Hey all, thank you for your questions, and feel free to keep them coming.
KingJeremy666: Are the Pirates and most people here on BD putting too much faith in Tyler Glasnow, Jameson Taillon and possibly Nick Kingham being saviors of the team's mediocre rotation? As it stands today, the Bucs have two great proven starters, a No. 4 or at best average No. 3, and two lousy No. 5 pitchers.
I assume your name is a Pearl Jam reference. Let's just say no wicked king could harbor serious dreams of ruling the world after he's penciled Ryan Vogelsong into his rotation. Does the Pirates' rotation look mediocre? Yes. Does putting Vogelsong and Jeff Locke in the rotation, or depending on a recovering Taillon to rescue them, seem smart? No.
That's where we are, right? It all seems obvious. But I'm pretty widely considered to be more charitable to the Pirates than most commentators, and even I have consistently underestimated most of the major moves they've made in the past three-plus years. Maybe we're all doing that again. Or maybe, as I've seen suggested elsewhere, the Pirates have become "arrogant" about their ability to turn seemingly random pitchers into shutdown arms, and this will be the year hubris catches up to them. I wouldn't bet on it. But I don't know.
So this offseason has frustrated me as a commentator, because, in my more self-centered moments, it almost feels like the Pirates are baiting me with some of these moves. "Admit you don't know what you're talking about," they say. And I don't! That's particularly true with pitchers. I can tell you what kind of pitcher Juan Nicasio or Neftali Feliz was last year. I can put those acquisitions in context. But I can't tell you whether Feliz is the next Jason Grilli, or the next Ernesto Frieri. I just don't know. This has no doubt been a strange offseason, and if pitchers like Vogelsong and Nicasio and Feliz and Jon Niese aren't significantly better than it looks like they're going to be, criticism of the team will probably be intense, and it will probably be justified. But it's also possible to imagine those additions working out fine, just because most of the Pirates' pitching additions have, even the ones that didn't look so hot at the time.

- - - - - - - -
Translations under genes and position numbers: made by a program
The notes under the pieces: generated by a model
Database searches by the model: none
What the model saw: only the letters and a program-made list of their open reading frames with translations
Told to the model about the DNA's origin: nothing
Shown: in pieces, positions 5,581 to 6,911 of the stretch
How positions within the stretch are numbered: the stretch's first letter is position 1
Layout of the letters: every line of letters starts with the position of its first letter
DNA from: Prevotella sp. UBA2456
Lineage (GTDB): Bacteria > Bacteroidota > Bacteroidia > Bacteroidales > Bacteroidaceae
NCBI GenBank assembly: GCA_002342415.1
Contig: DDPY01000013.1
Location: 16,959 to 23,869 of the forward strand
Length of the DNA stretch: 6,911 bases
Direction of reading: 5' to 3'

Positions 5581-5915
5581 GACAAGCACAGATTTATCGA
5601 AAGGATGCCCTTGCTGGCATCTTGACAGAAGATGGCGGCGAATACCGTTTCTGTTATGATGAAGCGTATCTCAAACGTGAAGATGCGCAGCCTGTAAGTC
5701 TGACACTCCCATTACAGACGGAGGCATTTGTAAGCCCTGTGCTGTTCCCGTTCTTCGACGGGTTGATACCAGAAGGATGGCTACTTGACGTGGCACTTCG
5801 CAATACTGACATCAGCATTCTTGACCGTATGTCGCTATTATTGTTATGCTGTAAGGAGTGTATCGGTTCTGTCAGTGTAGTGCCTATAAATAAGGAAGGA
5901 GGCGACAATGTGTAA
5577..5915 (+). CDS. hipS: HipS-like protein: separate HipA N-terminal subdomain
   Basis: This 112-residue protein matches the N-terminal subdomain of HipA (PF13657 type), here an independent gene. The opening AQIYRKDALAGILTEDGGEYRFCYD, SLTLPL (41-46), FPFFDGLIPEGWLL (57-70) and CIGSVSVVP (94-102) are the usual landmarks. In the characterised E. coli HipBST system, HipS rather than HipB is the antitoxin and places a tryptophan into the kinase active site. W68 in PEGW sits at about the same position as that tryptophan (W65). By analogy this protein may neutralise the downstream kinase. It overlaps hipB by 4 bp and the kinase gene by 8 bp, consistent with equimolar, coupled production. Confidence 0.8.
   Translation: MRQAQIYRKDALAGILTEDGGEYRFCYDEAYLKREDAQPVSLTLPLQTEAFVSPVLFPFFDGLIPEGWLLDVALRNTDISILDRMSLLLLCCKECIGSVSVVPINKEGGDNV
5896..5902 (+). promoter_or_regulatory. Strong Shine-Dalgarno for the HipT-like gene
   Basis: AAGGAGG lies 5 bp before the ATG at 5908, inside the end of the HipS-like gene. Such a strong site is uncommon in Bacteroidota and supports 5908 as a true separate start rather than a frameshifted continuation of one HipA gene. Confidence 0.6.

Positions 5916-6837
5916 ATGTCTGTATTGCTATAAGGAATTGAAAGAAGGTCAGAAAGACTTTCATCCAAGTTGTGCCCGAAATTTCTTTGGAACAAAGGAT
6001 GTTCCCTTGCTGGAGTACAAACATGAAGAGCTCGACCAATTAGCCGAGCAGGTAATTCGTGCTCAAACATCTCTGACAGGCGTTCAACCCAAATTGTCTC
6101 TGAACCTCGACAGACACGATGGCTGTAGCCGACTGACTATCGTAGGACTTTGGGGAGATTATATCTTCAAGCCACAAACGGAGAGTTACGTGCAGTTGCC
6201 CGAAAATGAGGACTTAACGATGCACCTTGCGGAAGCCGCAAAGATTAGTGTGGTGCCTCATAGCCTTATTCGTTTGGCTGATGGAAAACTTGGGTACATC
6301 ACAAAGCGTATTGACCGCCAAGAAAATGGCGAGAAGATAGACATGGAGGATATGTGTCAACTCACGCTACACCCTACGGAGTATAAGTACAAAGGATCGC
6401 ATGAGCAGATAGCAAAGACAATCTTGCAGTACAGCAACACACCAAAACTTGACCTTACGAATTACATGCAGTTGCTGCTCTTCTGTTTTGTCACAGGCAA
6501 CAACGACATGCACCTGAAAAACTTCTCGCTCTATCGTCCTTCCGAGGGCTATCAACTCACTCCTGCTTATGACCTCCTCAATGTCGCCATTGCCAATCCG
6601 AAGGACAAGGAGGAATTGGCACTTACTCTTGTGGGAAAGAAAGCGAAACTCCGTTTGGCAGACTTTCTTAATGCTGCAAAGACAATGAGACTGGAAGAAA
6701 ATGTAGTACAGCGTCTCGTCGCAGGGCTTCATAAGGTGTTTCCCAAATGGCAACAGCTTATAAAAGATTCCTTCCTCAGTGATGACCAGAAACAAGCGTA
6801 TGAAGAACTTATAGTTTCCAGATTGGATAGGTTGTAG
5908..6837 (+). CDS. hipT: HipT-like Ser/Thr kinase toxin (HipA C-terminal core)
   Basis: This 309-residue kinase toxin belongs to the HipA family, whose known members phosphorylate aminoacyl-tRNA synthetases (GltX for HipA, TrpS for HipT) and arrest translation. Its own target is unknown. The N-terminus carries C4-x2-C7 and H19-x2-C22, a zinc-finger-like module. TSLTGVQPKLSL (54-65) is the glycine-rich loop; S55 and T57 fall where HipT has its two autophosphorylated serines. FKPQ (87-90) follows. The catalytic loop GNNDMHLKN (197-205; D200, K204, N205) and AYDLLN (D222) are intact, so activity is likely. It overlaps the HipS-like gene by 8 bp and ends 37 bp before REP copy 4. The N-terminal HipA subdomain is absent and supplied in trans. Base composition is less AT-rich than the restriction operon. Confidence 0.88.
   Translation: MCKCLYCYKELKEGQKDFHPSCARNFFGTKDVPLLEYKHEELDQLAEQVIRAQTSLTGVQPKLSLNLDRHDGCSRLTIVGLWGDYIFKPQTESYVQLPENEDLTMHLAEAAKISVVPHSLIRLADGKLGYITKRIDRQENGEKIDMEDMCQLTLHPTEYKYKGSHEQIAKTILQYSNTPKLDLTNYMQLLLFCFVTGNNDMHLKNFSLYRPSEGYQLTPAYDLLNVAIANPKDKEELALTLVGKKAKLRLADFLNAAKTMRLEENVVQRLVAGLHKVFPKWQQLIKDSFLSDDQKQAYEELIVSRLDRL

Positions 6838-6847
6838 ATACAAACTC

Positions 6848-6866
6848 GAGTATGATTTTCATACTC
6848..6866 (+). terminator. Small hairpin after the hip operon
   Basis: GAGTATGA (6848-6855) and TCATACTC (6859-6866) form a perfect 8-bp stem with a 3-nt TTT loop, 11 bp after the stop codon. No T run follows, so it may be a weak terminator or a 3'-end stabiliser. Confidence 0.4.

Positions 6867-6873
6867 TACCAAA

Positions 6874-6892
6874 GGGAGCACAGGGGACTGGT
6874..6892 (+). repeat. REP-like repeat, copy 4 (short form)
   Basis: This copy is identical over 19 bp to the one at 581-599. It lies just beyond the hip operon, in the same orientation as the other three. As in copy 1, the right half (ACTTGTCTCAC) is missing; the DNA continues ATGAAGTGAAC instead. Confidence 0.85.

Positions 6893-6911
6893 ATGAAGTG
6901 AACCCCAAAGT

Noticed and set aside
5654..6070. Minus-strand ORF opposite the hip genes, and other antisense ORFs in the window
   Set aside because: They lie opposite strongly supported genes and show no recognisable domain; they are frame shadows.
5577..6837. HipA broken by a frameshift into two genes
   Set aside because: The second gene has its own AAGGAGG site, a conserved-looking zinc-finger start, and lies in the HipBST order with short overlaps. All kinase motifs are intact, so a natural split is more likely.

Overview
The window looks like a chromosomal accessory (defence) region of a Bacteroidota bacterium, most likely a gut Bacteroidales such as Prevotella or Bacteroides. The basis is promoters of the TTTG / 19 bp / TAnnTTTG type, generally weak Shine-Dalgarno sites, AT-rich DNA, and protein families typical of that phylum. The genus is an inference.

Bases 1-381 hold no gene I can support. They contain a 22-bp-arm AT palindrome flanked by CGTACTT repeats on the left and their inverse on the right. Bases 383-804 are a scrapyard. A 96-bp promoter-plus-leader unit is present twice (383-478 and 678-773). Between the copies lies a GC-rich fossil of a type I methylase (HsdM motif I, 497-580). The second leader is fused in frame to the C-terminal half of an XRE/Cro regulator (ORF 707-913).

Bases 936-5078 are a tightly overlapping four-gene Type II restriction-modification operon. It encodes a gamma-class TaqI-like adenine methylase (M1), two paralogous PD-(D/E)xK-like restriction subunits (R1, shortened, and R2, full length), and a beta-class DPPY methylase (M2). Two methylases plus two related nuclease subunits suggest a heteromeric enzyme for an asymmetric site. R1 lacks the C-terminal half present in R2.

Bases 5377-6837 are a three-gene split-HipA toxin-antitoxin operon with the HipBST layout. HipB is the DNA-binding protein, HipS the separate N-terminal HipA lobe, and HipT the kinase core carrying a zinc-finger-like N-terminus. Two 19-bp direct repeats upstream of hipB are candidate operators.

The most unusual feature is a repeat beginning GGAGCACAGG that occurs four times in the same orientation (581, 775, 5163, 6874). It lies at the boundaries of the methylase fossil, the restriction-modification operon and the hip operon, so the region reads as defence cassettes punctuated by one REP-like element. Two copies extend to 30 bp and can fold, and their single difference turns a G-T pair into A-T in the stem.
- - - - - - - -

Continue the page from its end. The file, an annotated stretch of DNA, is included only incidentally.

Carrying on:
Rockyburgher: Do you think Nicasio or Feliz might get stretched out in the spring to compete for the last rotation slots?
Since you asked this, it's been reported that Nicasio will, in fact, be stretched out. That makes sense, I think -- Nicasio could provide the Pirates with an early-season rotation option if he looks better than anticipated or if someone gets hurt. If not, he'll likely be in sort of a higher-upside Jeanmar Gomez type of role, with Nicasio working multiple innings on occasion but potentially also slotting into higher-leverage situations as well.
Sina22: Do you believe it will be a failure of this management If it fails to hang even a division banner before Andrew McCutchen leaves in three years? I find it odd that Pirate fans seem so content with early playoff exits and no hardware, yet we’ve had a coach and GM get lambasted and fired for that in another local sport (Ray Shero, Dan Bylsma), we’ve seen NFL coaches forced to "retire" due to poor results, and we’ve roundly criticized star players for poor performances in those early exits/the playoffs (Ben Roethlisberger, Sidney Crosby, Evgeni Malkin, Marc-Andre Fleury, the entire Steelers defense).
Not necessarily. That seems like an arbitrary standard, because the Pirates' management can't control how the Bucs' divisional opponents do, and they really don't have much control over how the Bucs do in the playoffs. Much as we hate that those things are true, they're true. Pirates fans might indeed be more content with early playoff exits than other fan bases, but it seems like there have been a ton of complaints about that, even though just making the MLB playoffs can be very difficult relative to, say, those of the NHL. The Pirates played in a historically great division last year and won 98 games anyway. It wasn't satisfying to see the Pirates lose in the Wild Card round, but based on what Pirates management could control, 2015 was a massively successful season.
I do think it might end up being fair to criticize the Pirates' management and/or ownership if their effort to win turns out to have been insufficient, but I don't think that can necessarily be measured in terms of division wins, or even playoff series wins. Winning a World Series is the goal, but generally, all the Pirates' management can do is put together really good teams and hope for the best. Of course, it remains to be seen if they'll do that, and as I mentioned above, this offseason isn't helping me figure it out.